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Peace deal close to being signed year after Government's war with Andium

Peace deal close to being signed year after Government's war with Andium

Friday 20 November 2020

Peace deal close to being signed year after Government's war with Andium


A year after a highly charged battle between Andium Homes and the Government exploded into the public realm, a new agreement of how they interact is imminent.

In its recently published annual report, the housing provider says that its shareholder - the Government - needs to have a proper framework in place for working with the arm’s length organisations that it owns.

Writing in the report, which covers 2019, Andium Chair Sir Mark Boleat said: “This includes having appropriate up-to-date Memorandums of Understanding that are fully observed on both sides, particularly in respect of timescales, consistent decision taking and proper communication.

“Housing policy cannot operate in isolation of policies on planning, transport and immigration. There needs to be a more joined-up approach on these issues.”

In response, Assistant Treasury Minister Lindsay Ash, who has delegated responsibilities for arms-length organisations, said the MoU was close to being finalised and the relationship between Andium and its owner was much better today.

andiumlimes.jpg

Pictured: Andium Homes have recently announced plans to develop the Limes site.

“The MoU drafting process was delayed by the pandemic but we should have an agreement in place soon,” he said. “Of course, it is up to Andium to set their salaries but there are now clear polices and processes around when they have to get the approval of the shareholder, which avoid the events of last year. 

“Sir Mark steadied the ship and both sides have worked well together drafting the new MoU, which was in need of being brought into the 2020s.”

Last October, before Sir Mark stepped in as Chair, a brooding four-year dispute between the two sides about executive pay was laid bare in a report released by the Comptroller and Auditor General, which revealed deep divisions over the pay of those leading Jersey’s largest provider of affordable housing.

The resignation letter of Andium’s former finance director, John Hamon, in which he described a “culture of fear” and the government as “dictatorial”, was leaked to the media that month, which further fanned the flames.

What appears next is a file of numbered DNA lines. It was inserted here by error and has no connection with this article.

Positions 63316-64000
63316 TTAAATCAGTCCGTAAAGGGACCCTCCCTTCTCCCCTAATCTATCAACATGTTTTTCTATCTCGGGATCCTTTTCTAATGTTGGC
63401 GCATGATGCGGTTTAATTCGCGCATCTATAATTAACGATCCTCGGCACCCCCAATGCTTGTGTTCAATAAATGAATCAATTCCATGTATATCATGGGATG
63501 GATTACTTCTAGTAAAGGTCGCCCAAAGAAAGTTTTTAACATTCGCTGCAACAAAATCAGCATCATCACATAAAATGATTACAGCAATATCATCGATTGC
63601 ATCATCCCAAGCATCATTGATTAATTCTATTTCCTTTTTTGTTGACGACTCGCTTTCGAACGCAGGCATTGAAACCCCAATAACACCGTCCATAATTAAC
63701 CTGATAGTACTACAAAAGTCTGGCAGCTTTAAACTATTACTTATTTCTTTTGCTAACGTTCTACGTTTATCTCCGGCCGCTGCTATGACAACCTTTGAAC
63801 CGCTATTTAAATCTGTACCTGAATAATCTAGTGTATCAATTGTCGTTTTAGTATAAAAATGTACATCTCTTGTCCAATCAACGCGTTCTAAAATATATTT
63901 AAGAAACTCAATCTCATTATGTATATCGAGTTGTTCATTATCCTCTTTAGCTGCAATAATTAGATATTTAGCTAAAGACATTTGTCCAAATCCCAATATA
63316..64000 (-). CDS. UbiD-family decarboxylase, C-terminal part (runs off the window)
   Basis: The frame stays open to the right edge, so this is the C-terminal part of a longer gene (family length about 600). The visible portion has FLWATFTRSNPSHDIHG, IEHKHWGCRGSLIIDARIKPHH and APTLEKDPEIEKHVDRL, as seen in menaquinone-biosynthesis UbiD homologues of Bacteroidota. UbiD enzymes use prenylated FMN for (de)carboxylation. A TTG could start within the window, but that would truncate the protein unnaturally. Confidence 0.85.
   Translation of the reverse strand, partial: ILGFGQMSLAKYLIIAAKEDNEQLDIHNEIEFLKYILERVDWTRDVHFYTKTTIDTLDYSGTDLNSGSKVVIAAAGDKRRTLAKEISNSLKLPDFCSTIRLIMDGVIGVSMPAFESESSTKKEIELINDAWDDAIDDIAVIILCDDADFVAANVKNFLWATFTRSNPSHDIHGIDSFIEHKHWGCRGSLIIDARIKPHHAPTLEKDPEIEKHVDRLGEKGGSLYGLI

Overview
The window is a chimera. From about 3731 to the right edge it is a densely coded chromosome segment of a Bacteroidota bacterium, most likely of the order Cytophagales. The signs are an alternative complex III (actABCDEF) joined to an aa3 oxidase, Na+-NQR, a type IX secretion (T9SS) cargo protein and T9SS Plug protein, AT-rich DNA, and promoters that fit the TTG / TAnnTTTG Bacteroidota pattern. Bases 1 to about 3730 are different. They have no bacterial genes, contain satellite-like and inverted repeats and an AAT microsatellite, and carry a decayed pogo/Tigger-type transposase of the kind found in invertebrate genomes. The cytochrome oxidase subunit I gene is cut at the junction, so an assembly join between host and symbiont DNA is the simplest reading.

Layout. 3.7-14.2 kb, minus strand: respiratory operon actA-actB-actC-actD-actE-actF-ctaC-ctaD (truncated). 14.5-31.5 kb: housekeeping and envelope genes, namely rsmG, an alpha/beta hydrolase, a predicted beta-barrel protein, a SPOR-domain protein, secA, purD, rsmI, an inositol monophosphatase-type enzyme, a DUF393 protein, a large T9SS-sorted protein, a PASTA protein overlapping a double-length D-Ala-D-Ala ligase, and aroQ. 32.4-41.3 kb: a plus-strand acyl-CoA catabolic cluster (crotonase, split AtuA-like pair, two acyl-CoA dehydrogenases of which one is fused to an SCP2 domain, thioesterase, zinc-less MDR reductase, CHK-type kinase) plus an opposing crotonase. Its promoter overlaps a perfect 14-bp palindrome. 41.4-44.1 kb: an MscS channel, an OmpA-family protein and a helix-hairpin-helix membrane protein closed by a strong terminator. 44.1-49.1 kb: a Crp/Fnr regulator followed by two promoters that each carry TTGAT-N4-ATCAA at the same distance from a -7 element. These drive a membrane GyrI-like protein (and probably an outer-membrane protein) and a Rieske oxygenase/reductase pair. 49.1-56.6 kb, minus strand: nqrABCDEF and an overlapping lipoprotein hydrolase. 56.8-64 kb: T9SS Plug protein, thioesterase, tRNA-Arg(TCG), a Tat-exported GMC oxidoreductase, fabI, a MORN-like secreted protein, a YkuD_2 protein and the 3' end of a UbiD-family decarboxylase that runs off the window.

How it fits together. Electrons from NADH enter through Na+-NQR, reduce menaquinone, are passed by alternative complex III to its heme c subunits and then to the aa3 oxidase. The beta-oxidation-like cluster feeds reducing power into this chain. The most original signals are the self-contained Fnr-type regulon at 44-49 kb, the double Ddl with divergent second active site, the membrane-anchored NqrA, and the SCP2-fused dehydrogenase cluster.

The Vice-Chair also quit the Andium board and Sir Mark’s predecessor, former Chief Minister Frank Walker, stepped down at the end his term.

The storm lessened, with both sides promising a better relationship and a new deal defining their roles, responsibilities and expectations.

Andium is now advertising for a full-time Chair, which last year had a £40,000 annual salary.

Andium’s annual report says: “The MoU emphasises a ‘no surprises culture’ and specifies those issues on which the agreement of the Guarantor [the Government] must be sought. The memorandum has not been reviewed since it was first drafted in 2014 and is recognised as being deficient in a number of respects.

“The Board is well aware that, while it is responsible for the operation of a commercial business, it has a range of important stakeholders, not least the public of Jersey as the ultimate owner of the business.

Andium Le Squez

Pictured: The next phase of the Le Squez redevelopment, which Andium is currently building in St Clement.

“The company is responsible for housing around 10% of Jersey’s population and has been given a major role in meeting future housing needs and in providing housing for people with special needs. Its activities are therefore the subject of significant political and public interest. This complex environment inevitably creates governance challenges.”

Andium manages approximately 4,500 homes which house more than 10,000 Islanders. At the end of 2019, it had total capital and reserves of £838 million, an increase of £15.5m since 2018. When you add sites currently under construction and land purchased for redevelopment, that rises to £964m.

When it was established six years ago, Andium’s rental income was, on average, 73% of open market rent. In 2019, this had increased to 80% and it is projected to increase to 82% by 2023.

In 2014, the Government took out a £250 million bond for Andium to build and repair homes and which has now been spent. Early this year, the company secured private funding through a £150 revolving credit facility from two local banks. 

More than 700 new homes are under construction and due for completion over the next three years. Andium also has outline planning permission for 122 news homes on the Jersey Gas site.

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Posted by John Henwood on
Broadly, good news. However, it doesn't matter how well thought out and strong the MOU between government (the shareholder) and the provider, it will never be strong enough to stop a back bencher trying to make a name for him/herself by complaining about salaries or some other matter and stoking up moral indignation. The Treasury Minister will always be on the back foot in such circumstances. The only satisfactory solution is for government to 'do a Jersey Electricity' and sell off a significant shareholding. That way, whatever States members say, government can't dictate to external shareholders. And, goodness knows, the Treasury could do with raising some money right now.
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